If a severe headache comes on suddenly—”Like someone flipping a light switch, or hitting you with a hammer,” Morocco says—that’s something to take seriously. It could be a “subarachnoid hemorrhage” (SAH), or bleeding within your brain caused by a leaking aneurysm (here’s how to spot an an aneurysm before it’s too late). “That’s a dangerous headache, and you need to call 9-1-1 or have someone take you to the hospital,” Morocco says. To be clear, this isn’t a sharp pain that recedes in a matter of seconds or minutes. “It won’t go away quickly,” he adds. “But you don’t want to make the mistake of taking heavy pain pills and going to sleep.” (See how you can cure your headache with this 1-minute meditation.)

changing tune

Your headache changes its tune

If you experience migraines or tension headaches, an especially severe headache—while terrible—isn’t necessarily something you should worry about (these 7 foods can help prevent migraines). “One way to think about it is, if the quality of your headaches were a song, is this the same song but with the volume but turned up higher?” Morocco says. If the answer is yes, he says that’s reassuring. What he worries about is if the song changes, meaning your headache feels both severe and different from what you normally experience. If that’s the case, you should get to the ER, he says. Again, this could be an aneurysm or some other urgent medical situation.

not only issue

Your headache isn’t your only issue

A bad headache accompanied by a fever is concerning. “This could indicate an infection of the brain—something like meningitis,” Morocco says. It could also be a warning sign of encephalitis, or inflammation of the brain. Especially if your bad headache and fever are accompanied by an altered mental state—you can’t remember your kids, or are otherwise acting unlike yourself—that’s a good reason to call 9-1-1 or head to the ER. (Warning! These 10 symptoms definitely warrant a trip to the ER.)

eye pain

The ache is behind or around your eye

“If you have a headache with eye pain, and especially if you have a change in your vision, that’s an emergency,” Morocco says. The big concern here is acute glaucoma, or a buildup of pressure in your eye that cuts off its blood flow and can result in blindness. “What we see a lot is a person goes to a movie, and when the lights go down and the pupil dilates, that change in pressure leads to the headache and the other symptoms,” he says. (Take a look at these 10 essential tips your eye doctor wishes you knew.)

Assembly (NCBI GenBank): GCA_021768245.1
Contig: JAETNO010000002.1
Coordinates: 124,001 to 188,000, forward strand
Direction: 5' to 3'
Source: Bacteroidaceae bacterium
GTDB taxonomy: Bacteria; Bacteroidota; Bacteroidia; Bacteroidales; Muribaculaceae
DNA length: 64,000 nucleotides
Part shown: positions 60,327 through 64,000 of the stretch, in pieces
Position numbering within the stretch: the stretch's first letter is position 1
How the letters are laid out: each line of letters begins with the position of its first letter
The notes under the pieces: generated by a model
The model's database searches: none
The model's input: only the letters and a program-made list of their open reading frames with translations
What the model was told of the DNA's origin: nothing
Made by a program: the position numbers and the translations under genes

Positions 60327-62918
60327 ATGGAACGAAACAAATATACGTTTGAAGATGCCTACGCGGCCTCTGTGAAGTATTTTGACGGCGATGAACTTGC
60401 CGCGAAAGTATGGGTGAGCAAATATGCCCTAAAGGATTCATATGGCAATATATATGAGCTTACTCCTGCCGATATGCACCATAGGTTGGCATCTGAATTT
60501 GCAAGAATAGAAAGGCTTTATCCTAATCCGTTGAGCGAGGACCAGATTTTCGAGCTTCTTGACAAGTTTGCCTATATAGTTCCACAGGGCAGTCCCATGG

temple pain

The pain is concentrated in your temple

In most cases, the placement of your headache isn’t an indication of anything scary, Morocco says. But if you’re older than 50 and your headache feels tightly focused in one or both of your temples, that could be a sign of temporal arteritis—a condition in which the arteries in your temples become inflamed. Especially if you have blurry vision or a fever, you want to see a doctor immediately. “It can result in loss of vision if we don’t treat it,” he adds.

bumped head

You bumped your head—AND you’re on blood thinners

If you knock your noggin and are on blood thinners, a headache could indicate a subdural hematoma, or a kind of slow bleed inside your brain that—thanks to those thinners—doesn’t clot, Morocco says. This situation can be deadly, he adds. Get to an ER.


Your headache is contagious

If people around you—your family, maybe, or coworkers—are complaining about their heads at the same time you’re experiencing an unusual ache, that could be a sign of C02 poisoning, Morocco says. If you step outside and your headache lightens, warn everyone else, open windows or doors, and have the space inspected for a CO2 leak.